L.H. Jenkins, K.C.I.E. C.J.
1. To this item of Rs. 700 the further objection is urged that it is barred, as the suit must be deemed to have been instituted on the 18th September, 1900. The plaintiff on the other hand contends that the suit was instituted on the 14th September, 1900, and that consequently the plea of limitation does not apply. This contest arises from the fact, that the plaint when presented on the 14th of September was written upon paper insufficiently stamped and the requisite stamp was not supplied until the 18th September, 1900. The question therefore arises, whether the suit was instituted when the plaint was first presented, or when the further requisite stamp was Supplied.
2. Section 4 of the Limitation Act provides that every suit instituted after the period of limitation prescribed therefor should be, dismissed, and in the explanation to the section it is said that the suit is instituted in ordinary cases when the plaint is presented to the proper officer. This explanation is in substantial accord with Section 41 of the Civil Procedure Code, which provides that every suit shall he instituted by presenting a plaint to the Court or such officer as it appoints in this behalf. In this case the relief sought was properly valued. The consequence of the insufficient stamping is indicated in Section 54 of the Civil Procedure Code, which provides that the plaint shall be rejected if the relief sought is properly valued but the plaint is written upon paper insufficiently stamped, and the plaintiff on being required by the Court to supply the requisite stamp paper within the time fixed by the Court fails to do so. Therefore the power of rejection does not arise merely because the plaint is written upon paper insufficiently stamped; there must be the additional circumstance of a failure on the part of the plaintiff to supply the requisite stamp paper within the period fixed. Admittedly no such failure has occurred in this case: the requisite stamp paper was supplied within the time fixed by the Court. Therefore it cannot be said that there has in this case been a legal rejection of the plaint.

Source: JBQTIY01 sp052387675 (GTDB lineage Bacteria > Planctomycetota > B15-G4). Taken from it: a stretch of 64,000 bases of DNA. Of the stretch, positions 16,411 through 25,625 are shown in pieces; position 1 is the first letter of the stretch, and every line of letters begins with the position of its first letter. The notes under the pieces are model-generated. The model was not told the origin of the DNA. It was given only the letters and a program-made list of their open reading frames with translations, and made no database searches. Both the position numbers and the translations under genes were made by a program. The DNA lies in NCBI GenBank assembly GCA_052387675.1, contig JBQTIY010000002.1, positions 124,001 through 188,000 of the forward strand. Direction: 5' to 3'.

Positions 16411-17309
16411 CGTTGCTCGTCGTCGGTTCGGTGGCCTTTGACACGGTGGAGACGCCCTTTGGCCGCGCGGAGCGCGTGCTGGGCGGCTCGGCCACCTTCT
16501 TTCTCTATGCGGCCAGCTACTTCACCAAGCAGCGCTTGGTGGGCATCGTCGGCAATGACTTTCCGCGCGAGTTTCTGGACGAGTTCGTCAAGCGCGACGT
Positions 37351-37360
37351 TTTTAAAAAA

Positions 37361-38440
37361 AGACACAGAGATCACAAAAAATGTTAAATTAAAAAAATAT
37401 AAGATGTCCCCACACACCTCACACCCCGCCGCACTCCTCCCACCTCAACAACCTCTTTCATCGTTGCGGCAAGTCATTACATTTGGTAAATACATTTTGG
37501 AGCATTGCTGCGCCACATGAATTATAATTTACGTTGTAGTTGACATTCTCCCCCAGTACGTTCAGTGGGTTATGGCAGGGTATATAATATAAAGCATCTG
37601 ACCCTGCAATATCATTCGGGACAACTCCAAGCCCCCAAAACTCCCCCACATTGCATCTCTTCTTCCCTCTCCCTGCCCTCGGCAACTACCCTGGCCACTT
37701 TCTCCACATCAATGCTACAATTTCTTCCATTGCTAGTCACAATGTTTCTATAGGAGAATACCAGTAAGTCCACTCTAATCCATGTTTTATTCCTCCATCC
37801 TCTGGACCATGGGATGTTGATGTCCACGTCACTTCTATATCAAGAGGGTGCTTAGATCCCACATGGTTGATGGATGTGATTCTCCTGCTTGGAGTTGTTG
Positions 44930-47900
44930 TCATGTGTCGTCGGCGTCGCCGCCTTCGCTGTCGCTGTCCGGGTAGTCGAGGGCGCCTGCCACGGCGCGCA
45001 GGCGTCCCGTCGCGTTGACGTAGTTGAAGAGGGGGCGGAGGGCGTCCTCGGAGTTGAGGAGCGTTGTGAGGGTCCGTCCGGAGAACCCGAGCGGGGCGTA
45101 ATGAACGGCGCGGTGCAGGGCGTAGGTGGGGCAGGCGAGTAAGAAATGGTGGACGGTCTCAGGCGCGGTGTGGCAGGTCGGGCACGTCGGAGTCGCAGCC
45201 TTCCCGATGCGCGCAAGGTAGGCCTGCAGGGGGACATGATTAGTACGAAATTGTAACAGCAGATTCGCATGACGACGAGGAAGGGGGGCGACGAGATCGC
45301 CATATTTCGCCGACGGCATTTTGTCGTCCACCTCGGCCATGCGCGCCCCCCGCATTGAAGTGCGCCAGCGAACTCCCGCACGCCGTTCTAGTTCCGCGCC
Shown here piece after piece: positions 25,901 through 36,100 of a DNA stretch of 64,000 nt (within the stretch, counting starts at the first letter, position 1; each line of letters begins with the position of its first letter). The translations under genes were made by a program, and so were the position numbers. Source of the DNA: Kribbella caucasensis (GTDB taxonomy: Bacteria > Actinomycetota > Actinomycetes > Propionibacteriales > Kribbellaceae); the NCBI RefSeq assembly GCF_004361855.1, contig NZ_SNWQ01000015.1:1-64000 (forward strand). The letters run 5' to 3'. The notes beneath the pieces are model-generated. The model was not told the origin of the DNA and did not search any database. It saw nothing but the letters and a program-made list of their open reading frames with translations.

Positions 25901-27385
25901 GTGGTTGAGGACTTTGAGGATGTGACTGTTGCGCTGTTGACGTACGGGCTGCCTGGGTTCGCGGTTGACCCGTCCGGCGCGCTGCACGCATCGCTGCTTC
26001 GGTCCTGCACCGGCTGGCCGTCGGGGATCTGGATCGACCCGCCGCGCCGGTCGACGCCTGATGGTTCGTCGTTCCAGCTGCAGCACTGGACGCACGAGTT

3. But then it is said that there has been no such presentation of the plaint as is necessary for the due institution of the suit. But neither the Limitation Act nor the Civil Procedure Code ordains or implies that in the absence of a sufficient stamp there can be no presentation: on the contrary the very power to reject bestowed by Section 54 of the Code implies that the plaint has been presented within the meaning of Section 48 of the Civil Procedure Code and Section 4 of the Limitation Act. This view is no doubt opposed to that entertained in the Allahabad High Court see Balkaran Rai v. Gobind Nath Tiwari (1890) 12 All. 129; Jainti Prasad v. Bachu Singh (1893) 15 All. 65; and Durga Singh v. Bisheshar Dayal (1898) 24 All. 218, but it is in accord with the decisions of the Calcutta High Court Moti Sahu v. Chhatri Das (1892) 19 Cal. 780 and Huri Mohun v. Naimuddin and is supported by the cogent reasoning of Mr.(1892) 20 Cal. 61 Justice Subramania Ayyar in Assan v. Pathumma. In this Court the point is uncovered by a(1899) 22 Mad. 49 4uthority and in the circumstances we hold that on a true reading of the Limitation Act the suit was instituted for the purposes of limitation on the 14th September, nor is this conclusion disturbed by anything contained in the Court Fees Act: see Sections 6 and 38.
4. Next it is objected that interest has been allowed on time-barred debts. This seems to be the fact and we think the objection is well founded. The interest is claimed not by virtue of an independent contract for its payment, but under Act XXXII of 1839 which provides that upon all debts or sums certain payable at a certain time or otherwise, the Court before which such debts or sums may be recovered may, if it shall think proper, allow interest to the creditor. But this does not authorize the allowance of interest where the debt on which it is claimed is irrecoverable. Interest in cases like the present is but an accessory, and when the principal is barred the accessory falls along with it: Hoilis v. Palmer (1836) 2 B N.C. 713. Therefore so much of the claim must be disallowed as is made up of interest on principal sums now time-barred. As the parties cannot agree, this amount must be determined in execution, and then must be deducted. The decree must be varied accordingly. The costs of appeal will be in proportion.